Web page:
Notes and Editorial Reviews
A splendid Christmas disc with a number of little-known songs, performed with great refinement and subtlety.
When a professional singer sets out to make a disc of traditional songs, the best advice he or she can get is: keep it simple! That is what Bettina Pahn has done, and that is why this disc of traditional Christmas songs is a winner in every respect. Because of the choice of music and the way it is performed this disc is a treasure.
Let me start by getting my only criticism out of the way: the lyrics are not in the booklet. That is not that much of a problem for those who understand German, thanks to Ms Pahn's excellent diction, but for non-German speakers this is a serious omission. The disc is apparently not just directed to the German market, as the programme notes are also in English. But in order fully to enjoy the songs at least English translations should have been given.
A search on the internet is worth the effort: the lyrics of a number of songs can be found, sometimes with a translation. The texts may differ in details as traditional songs sometimes change with time, but they will at least give some idea of what the songs are about.
Bettina Pahn is a young German singer who started to study the cello and later turned to singing. This has been a happy decision as in recent years she has made a good career, both in Germany and internationally. She has been involved in the recording of the complete vocal works of Dietrich Buxtehude by Ton Koopman, and has also sung with renowned conductors like Frieder Bernius and Pierre Cao. For a number of years she has worked with Joachim Held, and this partnership has resulted in 2007 in a very fine disc of German folk songs (Hänssler Classic CD 98.284).
The features of that disc are noticeable here as well. As I have already stated Pahn has excellent diction. I could understand practically every word she sang. This is also due to the recording; the engineer has done a great job. But it is not just a matter of diction, the projection of the voice is also very good, and this allows her to follow every distinction in the text very closely. This results in a natural delivery of the text and a perfect expression of its content.
This is especially important as the various songs are quite different in character. Some of them are hymns which are also used by composers in cantatas or oratorios, like 'Vom Himmel hoch' or 'In dulci jubilo'. Others are typical traditional songs, like 'Kommet, ihr Hirten' or 'Es wollt ein Jäger jagen'. The latter is a so-called
contrafactum: the original secular text has been replaced by sacred words. In this version the hunter is hunting with the angel Gabriel. When they meet Mary Gabriel tells her she is going to be the mother of Jesus. 'Mariä Verkündigung' is also about the Annunciation, and again this is a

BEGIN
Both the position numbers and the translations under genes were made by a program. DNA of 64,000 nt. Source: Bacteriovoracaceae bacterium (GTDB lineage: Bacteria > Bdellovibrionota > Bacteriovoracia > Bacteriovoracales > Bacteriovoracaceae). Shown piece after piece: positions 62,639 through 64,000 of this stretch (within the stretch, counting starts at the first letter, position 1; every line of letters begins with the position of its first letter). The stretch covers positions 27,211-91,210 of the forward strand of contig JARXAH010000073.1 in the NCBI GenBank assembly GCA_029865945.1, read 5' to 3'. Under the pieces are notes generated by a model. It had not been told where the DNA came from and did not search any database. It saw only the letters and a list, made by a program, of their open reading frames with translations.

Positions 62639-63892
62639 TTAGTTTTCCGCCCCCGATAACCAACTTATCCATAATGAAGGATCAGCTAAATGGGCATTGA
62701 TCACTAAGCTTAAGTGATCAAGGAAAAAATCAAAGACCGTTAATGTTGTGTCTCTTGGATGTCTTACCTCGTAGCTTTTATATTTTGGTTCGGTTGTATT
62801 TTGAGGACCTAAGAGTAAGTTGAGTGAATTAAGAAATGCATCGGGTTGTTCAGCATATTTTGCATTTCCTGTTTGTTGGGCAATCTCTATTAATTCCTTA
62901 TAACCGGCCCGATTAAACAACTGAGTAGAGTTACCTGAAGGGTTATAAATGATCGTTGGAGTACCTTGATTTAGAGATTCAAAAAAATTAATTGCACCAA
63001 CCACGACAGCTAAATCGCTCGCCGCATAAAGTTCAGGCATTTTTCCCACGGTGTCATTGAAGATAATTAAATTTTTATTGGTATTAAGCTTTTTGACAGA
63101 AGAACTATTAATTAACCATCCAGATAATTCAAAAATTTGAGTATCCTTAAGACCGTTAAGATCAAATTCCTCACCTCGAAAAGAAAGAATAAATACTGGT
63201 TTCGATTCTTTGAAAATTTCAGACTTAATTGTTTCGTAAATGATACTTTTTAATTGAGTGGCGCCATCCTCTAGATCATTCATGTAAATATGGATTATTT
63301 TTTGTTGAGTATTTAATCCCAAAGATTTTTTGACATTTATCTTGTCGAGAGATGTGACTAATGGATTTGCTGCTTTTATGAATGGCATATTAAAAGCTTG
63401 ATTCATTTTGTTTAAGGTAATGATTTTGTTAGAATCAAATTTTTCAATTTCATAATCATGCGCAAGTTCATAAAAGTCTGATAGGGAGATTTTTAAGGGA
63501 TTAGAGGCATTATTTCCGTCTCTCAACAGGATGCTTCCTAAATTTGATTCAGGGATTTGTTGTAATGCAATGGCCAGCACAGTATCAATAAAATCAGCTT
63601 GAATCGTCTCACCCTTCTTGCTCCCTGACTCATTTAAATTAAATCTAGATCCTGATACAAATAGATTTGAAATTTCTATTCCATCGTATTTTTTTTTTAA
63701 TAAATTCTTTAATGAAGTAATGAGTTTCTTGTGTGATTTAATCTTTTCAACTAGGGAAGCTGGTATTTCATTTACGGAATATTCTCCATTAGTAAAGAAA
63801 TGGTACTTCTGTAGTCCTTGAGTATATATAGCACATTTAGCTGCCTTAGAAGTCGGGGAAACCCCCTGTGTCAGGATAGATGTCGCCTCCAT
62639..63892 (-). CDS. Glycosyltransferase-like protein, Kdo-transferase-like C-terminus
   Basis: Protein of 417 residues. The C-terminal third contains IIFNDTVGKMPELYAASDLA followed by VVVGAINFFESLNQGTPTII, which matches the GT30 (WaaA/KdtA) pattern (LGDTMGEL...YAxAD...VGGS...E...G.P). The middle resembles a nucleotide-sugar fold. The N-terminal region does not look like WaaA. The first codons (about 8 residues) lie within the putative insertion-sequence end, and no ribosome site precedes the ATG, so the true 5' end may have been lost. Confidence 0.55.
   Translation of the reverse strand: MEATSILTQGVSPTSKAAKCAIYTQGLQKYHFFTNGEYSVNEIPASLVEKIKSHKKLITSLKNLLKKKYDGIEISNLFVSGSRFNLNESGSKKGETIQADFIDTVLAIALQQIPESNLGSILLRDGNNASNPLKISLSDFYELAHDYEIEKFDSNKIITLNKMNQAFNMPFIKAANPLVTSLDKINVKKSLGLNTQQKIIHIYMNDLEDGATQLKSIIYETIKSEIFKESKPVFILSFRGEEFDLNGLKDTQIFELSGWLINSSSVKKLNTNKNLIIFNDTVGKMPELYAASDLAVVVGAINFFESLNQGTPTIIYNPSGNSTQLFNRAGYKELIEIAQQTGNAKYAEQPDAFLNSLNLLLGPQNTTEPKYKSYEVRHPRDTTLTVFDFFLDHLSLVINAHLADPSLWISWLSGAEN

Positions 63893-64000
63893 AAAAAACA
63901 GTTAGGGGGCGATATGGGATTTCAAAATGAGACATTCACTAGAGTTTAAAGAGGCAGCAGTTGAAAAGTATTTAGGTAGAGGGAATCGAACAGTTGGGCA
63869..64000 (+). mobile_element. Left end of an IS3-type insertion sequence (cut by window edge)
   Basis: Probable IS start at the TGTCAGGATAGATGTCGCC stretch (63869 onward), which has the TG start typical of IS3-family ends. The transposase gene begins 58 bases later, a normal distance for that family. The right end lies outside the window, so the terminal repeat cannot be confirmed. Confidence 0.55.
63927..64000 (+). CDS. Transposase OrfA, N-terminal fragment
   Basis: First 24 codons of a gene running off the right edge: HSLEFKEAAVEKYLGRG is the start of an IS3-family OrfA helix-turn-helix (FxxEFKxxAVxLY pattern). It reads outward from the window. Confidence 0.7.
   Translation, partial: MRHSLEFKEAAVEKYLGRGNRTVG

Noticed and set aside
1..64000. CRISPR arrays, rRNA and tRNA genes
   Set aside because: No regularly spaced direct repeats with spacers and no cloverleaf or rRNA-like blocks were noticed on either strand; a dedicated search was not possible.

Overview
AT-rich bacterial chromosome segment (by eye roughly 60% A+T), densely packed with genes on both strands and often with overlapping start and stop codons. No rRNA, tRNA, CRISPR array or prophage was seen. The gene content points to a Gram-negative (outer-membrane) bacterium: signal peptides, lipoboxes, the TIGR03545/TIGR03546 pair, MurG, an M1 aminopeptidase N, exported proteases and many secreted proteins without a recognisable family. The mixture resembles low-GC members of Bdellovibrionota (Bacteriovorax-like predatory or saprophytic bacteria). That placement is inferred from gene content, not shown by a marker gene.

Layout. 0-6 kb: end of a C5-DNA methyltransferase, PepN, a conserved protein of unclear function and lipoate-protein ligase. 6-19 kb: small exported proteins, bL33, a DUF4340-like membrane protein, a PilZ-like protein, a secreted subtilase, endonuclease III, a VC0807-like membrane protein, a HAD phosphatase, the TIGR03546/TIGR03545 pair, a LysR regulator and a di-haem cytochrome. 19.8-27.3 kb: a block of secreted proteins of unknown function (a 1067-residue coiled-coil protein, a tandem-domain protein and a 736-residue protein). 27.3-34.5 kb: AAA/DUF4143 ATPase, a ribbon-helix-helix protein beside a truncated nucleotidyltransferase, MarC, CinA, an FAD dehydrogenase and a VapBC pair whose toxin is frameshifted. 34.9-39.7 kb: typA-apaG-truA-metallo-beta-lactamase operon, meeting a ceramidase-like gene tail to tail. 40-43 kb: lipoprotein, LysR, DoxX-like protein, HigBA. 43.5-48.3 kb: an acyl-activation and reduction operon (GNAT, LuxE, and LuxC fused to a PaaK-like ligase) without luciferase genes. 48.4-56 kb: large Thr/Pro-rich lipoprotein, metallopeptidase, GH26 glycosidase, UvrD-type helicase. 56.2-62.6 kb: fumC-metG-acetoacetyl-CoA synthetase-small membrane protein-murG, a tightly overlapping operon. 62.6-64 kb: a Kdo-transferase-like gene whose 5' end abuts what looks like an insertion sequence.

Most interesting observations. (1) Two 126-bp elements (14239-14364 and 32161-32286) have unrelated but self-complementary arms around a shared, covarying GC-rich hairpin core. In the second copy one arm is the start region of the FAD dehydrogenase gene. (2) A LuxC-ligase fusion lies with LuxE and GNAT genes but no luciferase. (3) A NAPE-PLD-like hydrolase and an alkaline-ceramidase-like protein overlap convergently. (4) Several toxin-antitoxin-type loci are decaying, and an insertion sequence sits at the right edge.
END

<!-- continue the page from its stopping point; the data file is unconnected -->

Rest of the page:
contrafactum. In 'Wach, Nachtigall, wach' the nightingale is urged to fly to the cradle and sing for the newborn baby.
Some songs are lullabies, like 'Still, still, still' and 'O Jesulein zart', which are sung with great finesse. Pahn feels equally at home in the children's song 'Ihr Kinderlein kommet'. To this category also belongs 'Susani, susani', which is a song for the so-called
Kindelwiegen (rocking the cradle). Once this was a traditional ceremony during Christmas time in Germany, but was also known in Flanders.
There are some songs which not only refer to the birth of Jesus, but also to his Passion. Traditionally these always belonged together, and a composer like Bach often connected them in his music. One finds this connection, for instance, in 'Es kommt ein Schiff geladen' which says that he who wants to embrace Jesus also has to die and spiritually resurrect with him. Others are 'Geborn is uns ein Kindelein' and the last song, written for New Year, 'Mit diesem neuen Jahre'. Spiritual depth is even present in a lullaby like 'Still, still, still' which says: "Open heaven's realm to us, if we must die one day."
The differentiation in the programme isn't only reflected by the variety in character between the songs, the music recorded here also stretches from the Middle Ages to the early 19th century. The oldest piece is from the 12th century, 'Sys willekomen heire kerst', although fragments of it go back as far as the 10th century. The latest piece is the famous 'Stille Nacht', which is given a beautiful and unsentimental performance.
Lastly something about the lutenist Joachim Held. Among his teachers were Eugen Dombois and Hopkinson Smith. He has developed into one of the world's leading lute players. He regularly makes recordings as soloist and often plays the basso continuo in various ensembles and orchestras. On this disc he proves to be a very refined and sensitive player, who follows and supports Bettina Pahn very carefully. He also plays some solo pieces. Among them are nice settings of Christmas songs by the German lute player and composer Esajas Reusner. From the same composer comes the substantial Passacaglia in D which contains some daring harmonic passages.
This is a splendid disc for Christmastide which differs from most discs for this time of the year. It contains several gems which are hardly known, especially outside the German-speaking world. The whole programme is intelligently put together and performed with great refinement and subtlety. This is a disc to listen to in peace and quiet.
-- Johan van Veen, MusicWeb International